I'd like to note that the whole Bundy issue has been all about the people and various property ownership perceptions and fantasies, and practically nothing has been "in the news" about the land and its function as a cow host. The BLM action was a result of a move to correct an inappropriate use of the landscape, but the resistance to the BLM is all about Bundy's "rights". The question that has not been asked is, does Bundy, or anyone else, have the right to abuse the land? And what benefit accrues that counterbalances the cost of impacting the land?

We Americans seem to have a blindness when it comes to objectively assessing the appropriateness of various uses of the planet, even to evaluating the actual lifecycle costs of doing a thing.

I was on a field trip last Monday up to a forest thinning project on Mt. Graham in southeastern Arizona. The fundamental concern is to prevent the mountain from having all its vegetation burned off in one big conflagration, as is happening all over the place these days. One of the presenters on the trip was a young PhD out of the University of AZ, who did his dissertation on the fire history/ecology of Mt. Graham.

The mountain is one of those very interesting "sky island" ecosystems, which rise out of a chaparral desert at 3,000' and transition through a range of vegetation types to spruce and aspen at the top around 10,600'.

Our fellow had a lot of information, but the most interesting bit was a show and tell around a piece of wood from a tree that sprouted in the late 1700's. In a more natural ecological fire regime, relatively low intensity fires occur as frequently as every 3-5 years, burning through grass and organic litter on the forest floor; or as infrequently as 300-400 years, depending on the vegetation type. Trees that are not killed by a fire are often scarred on one side, usually the uphill side where a ground fire is a bit more intense due to combustibles collecting there. A fire scar kills the cambium, or growth layer of cells, and over successive years the cambium next to the dead part starts to grow over it, making a bulge with a dead layer in between. fire scar history (not the Mt. Graham sample)

The fire scar history on the piece of wood was quite regular until 1863 (tree rings are a reliable tool for dating meteorological and other ecological events). That's when fire suppression on Mt. Graham began. The common understanding about fire suppression is that it began in 1910, after the catastrophic Big Burn in northern Idaho that pretty much launched the Forest Service and it's mission of putting out all forest fires. But on Mt. Graham the tree rings show that fire suppression started in the mid 1860's. The reason? Actually, there are two; the transcontinental railroads brought cows and soldiers. The cows quickly removed the fine fuels that carried the frequent non-catastrophic ground fires, and the soldiers removed the Indians who regularly set fires as a land management tool.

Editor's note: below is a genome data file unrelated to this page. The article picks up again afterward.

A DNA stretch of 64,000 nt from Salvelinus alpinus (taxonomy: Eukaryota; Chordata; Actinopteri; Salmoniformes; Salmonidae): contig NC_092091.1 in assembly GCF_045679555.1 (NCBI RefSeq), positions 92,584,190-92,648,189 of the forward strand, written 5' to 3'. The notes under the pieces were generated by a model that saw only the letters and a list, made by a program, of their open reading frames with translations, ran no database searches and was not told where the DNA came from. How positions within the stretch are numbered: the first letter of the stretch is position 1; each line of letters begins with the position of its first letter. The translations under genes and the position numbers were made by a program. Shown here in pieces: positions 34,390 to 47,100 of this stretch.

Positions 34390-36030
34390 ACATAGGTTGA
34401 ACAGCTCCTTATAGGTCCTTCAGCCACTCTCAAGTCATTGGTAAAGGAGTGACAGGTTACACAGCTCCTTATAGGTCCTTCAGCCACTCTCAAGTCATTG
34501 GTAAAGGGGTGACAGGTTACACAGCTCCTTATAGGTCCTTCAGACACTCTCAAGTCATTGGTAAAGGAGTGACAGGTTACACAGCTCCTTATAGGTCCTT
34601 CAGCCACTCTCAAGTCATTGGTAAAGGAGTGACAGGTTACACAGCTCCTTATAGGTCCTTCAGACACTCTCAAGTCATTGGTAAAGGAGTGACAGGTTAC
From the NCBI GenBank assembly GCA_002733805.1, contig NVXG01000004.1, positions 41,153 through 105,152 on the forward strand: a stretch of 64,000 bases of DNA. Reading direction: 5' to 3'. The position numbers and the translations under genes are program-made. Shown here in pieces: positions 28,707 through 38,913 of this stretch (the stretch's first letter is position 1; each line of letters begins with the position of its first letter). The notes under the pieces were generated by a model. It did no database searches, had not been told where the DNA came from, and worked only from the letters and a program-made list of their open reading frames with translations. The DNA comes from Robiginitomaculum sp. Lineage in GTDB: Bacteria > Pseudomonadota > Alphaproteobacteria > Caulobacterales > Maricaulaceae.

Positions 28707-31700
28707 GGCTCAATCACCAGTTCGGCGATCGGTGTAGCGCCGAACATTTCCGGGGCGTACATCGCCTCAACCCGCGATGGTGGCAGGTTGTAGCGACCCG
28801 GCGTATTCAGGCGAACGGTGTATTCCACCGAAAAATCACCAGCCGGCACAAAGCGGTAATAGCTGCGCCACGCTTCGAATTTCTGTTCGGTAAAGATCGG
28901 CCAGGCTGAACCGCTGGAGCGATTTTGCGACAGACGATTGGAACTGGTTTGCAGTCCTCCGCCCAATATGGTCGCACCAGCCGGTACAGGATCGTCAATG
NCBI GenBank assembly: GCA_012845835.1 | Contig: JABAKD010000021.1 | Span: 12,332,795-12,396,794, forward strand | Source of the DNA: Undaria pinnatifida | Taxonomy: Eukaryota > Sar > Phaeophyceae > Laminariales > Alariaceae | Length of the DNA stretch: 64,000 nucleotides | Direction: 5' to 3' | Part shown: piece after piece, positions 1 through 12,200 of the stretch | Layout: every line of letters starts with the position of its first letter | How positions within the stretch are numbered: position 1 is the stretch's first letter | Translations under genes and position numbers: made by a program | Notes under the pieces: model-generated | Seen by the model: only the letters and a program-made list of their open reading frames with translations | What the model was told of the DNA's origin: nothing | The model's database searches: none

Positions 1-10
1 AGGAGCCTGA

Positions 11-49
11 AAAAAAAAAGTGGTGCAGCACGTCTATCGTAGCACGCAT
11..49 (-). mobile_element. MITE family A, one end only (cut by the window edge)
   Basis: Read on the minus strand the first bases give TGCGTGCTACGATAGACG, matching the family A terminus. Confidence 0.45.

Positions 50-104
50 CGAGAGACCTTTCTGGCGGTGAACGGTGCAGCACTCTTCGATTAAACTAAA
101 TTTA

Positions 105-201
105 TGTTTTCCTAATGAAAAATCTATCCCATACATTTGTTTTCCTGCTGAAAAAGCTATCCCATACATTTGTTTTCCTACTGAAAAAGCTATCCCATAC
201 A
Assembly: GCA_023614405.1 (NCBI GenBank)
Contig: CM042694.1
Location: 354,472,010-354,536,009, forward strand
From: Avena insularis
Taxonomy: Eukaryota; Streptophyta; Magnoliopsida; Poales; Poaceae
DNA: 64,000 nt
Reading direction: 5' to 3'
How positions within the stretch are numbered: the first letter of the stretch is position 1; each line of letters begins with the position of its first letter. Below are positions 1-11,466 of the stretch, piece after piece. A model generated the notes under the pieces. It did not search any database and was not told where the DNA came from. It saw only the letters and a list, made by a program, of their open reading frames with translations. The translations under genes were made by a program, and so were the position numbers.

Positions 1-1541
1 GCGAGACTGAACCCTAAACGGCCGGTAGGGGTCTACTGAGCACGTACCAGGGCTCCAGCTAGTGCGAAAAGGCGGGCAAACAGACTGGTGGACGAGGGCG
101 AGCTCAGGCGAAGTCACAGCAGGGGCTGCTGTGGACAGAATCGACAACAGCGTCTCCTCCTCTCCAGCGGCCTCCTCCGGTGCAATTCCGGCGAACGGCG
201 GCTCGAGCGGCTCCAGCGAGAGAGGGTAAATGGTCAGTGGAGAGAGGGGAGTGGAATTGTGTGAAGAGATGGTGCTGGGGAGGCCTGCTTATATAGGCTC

The humongous fires that we are experiencing in the recent decades, which are exponentially increasing in severity, are largely due to the introduction of cows and Americans (not native Americans, but true Americans) into the ecosystem. We have discussed somewhat the economics connected with Cliven Bundy as a welfare rancher, i.e. the federal subsidy of dirt-cheap use of the land that he and his family have received for a hundred years, plus the additional pittance that he has refused to pay on his lease for the last twenty years; but we have not accounted for the costs of fighting forest fires, or the loss of topsoil, or the loss of ecosystems that provide the planet with clean air and water, or the loss of species, or the loss of incredible beauty...

Just what property right allows Bundy and his kind, and all of the rest of us, to abuse the land for shallow personal gain?
“You never change things by fighting the existing reality.
To change something, build a new model that makes the old model obsolete.”
– R. Buckminster Fuller